October 10, 2017 at 11:00am
The Story of Fairy Ring, a not so Fairy Tale
Have you ever noticed an eerily uniform ring of mushrooms in your yard? Or maybe a patch of dead grass that is so perfectly circular that it looks like it could have come out of a scene from the movie Signs? If so, you probably have a fungal disease in your soil called Fairy Ring.
Fairy Ring Folklore
The name Fairy Ring comes from a long trail of European folklore. Some say that the rings come up where the fairies danced the night before. Other cultures believe that they are witches circles and humans are not meant to step into them, lest they be punished. There are many variations of the mythical nature of Fairy Rings but science seems to disprove anything s u p e r n a t u r a l going on here.
The Science Behind Fairy Ring
Fairy Ring is a severe fungal disease that can surely disrupt the American dream of having the best and brightest yard on the block. It starts with a spore that is underground - think of the mold that forms on old bread or food. The tiny individual strands are called hyphae and a colony of those silky tubular structures make up what is called the mycelium. As the mycelium grows outward in a circular structure in search of more nutrients, it depletes the soil in its path. This results in a hydrophobic environment meaning that the soil is unable to retain water. Anything that tries to grow there will eventually die due to lack of hydration and nutrients.
The dead grass indicates the hydrophobic environment that is left after the Fairy Ring has taken it’s course.
Different Signs of Fairy Ring
Since mycelium is an integral part of the soil food web, Fairy Ring is likely to occur almost anywhere, in the right conditions. Some research has said that this phenomenon is stemmed from decaying wood matter of any kind i.e. tree roots, stumps, construction lumber buried underground. Other research states that it is a result from thatch buildup on the surface of the ground. Either way, not all mycelium creates Fairy Ring but all Fairy Rings stem from mycelium.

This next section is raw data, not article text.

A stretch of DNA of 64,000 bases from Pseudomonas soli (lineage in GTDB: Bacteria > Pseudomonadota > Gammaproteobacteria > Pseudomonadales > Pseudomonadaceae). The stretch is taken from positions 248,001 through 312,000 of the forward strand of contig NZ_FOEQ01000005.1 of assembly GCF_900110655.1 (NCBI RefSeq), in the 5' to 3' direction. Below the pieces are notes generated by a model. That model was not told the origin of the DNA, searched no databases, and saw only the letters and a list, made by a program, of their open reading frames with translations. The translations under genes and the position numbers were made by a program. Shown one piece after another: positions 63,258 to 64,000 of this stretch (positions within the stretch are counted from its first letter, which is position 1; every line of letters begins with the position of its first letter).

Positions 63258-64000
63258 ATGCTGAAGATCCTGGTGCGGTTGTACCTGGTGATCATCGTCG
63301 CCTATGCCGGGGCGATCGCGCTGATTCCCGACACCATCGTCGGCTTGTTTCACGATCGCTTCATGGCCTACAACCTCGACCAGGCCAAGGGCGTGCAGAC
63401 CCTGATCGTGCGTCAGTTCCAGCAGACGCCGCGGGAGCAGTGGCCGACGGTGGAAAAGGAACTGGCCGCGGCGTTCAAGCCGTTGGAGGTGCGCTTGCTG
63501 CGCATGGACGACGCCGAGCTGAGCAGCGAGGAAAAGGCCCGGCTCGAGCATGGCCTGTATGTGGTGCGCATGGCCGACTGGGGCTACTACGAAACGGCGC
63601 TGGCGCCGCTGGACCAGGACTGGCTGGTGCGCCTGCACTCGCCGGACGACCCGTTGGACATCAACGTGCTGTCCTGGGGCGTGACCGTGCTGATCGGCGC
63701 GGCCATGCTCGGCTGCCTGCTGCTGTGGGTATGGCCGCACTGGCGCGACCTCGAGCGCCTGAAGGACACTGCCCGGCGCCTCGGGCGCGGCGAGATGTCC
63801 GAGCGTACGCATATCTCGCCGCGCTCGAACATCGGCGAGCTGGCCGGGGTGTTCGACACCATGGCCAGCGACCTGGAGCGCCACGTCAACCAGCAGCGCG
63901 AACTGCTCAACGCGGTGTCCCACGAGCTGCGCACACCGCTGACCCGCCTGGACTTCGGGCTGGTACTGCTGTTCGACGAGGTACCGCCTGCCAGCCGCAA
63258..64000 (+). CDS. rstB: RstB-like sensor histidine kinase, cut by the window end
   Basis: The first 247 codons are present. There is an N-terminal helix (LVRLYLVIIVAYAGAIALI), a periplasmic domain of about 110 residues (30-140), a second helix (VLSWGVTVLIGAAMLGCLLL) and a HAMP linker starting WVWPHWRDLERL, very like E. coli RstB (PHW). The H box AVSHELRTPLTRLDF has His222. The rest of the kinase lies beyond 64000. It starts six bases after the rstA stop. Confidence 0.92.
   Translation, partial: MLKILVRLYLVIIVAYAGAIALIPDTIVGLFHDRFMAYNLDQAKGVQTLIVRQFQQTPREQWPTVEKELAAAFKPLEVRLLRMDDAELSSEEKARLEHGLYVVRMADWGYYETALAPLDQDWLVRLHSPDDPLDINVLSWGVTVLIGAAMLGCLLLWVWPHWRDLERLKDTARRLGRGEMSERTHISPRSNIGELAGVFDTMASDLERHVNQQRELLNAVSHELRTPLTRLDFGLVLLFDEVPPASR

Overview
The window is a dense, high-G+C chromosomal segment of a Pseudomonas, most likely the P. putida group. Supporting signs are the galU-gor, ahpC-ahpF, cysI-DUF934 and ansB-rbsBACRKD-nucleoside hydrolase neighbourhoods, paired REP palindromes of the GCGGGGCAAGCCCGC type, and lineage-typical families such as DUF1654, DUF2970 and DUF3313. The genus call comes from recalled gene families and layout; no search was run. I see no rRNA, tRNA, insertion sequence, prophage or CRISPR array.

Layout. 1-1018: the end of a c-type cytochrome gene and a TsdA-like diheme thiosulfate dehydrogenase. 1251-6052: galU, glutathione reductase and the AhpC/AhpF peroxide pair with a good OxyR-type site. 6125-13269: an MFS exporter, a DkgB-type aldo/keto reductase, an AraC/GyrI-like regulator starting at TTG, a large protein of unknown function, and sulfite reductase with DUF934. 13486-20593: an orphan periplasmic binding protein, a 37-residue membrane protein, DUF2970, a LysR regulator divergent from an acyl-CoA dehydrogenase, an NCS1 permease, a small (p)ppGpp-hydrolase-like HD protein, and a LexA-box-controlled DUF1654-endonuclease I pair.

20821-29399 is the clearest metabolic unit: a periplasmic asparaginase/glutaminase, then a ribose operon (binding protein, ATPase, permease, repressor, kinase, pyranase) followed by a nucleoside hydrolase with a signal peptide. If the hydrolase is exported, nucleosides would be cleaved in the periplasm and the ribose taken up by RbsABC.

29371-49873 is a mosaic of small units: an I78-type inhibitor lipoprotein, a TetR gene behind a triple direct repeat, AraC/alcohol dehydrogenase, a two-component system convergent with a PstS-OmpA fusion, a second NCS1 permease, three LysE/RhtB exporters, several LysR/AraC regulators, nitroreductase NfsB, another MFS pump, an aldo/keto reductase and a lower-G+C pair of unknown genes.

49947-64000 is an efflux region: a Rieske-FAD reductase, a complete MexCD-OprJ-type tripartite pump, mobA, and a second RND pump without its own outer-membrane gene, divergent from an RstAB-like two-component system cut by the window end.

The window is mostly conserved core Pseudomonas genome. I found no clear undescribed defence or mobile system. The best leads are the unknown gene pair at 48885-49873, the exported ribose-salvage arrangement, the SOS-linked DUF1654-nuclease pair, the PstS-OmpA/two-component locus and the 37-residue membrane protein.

So what’s the cure, Doc?
From our experience we have found no successful cure for this, unfortunately. Since the issue stems from the mycelium, the only true way to eradicate it would be to dig it completely out of the ground. It is nearly impossible to know if you have successfully gotten every tiny bit of this fungus or not.
Most people do not seek guidance or solutions until their grass starts dying; so, if you have mushrooms or dark green circles, I wouldn’t fret just yet. If/when it does occur, our recommendations are always geared towards practical solutions. Since resodding and pesticide products can be extremely expensive, the most efficient solution would be to install a large bed where the Fairy Ring is. Depending on your style and aesthetic preferences, there are many different routes you can go in terms of what to put in the beds. We would recommend to stay away from planting much in them though because it is possible that they will also be affected by the Fairy Ring. Perennials may be a good choice since they will die off with the changes of the season.
The mushrooms are the fruiting bodies of the mycelium fungi underground.
We are a l w a y s happy to answer any questions you may have regarding issues in your landscape. If you think you may have Fairy Ring but need a confirmation, please feel free to email us pictures to firstname.lastname@example.org. We’re happy to diagnose the issue whether you’re signed up for our program or not!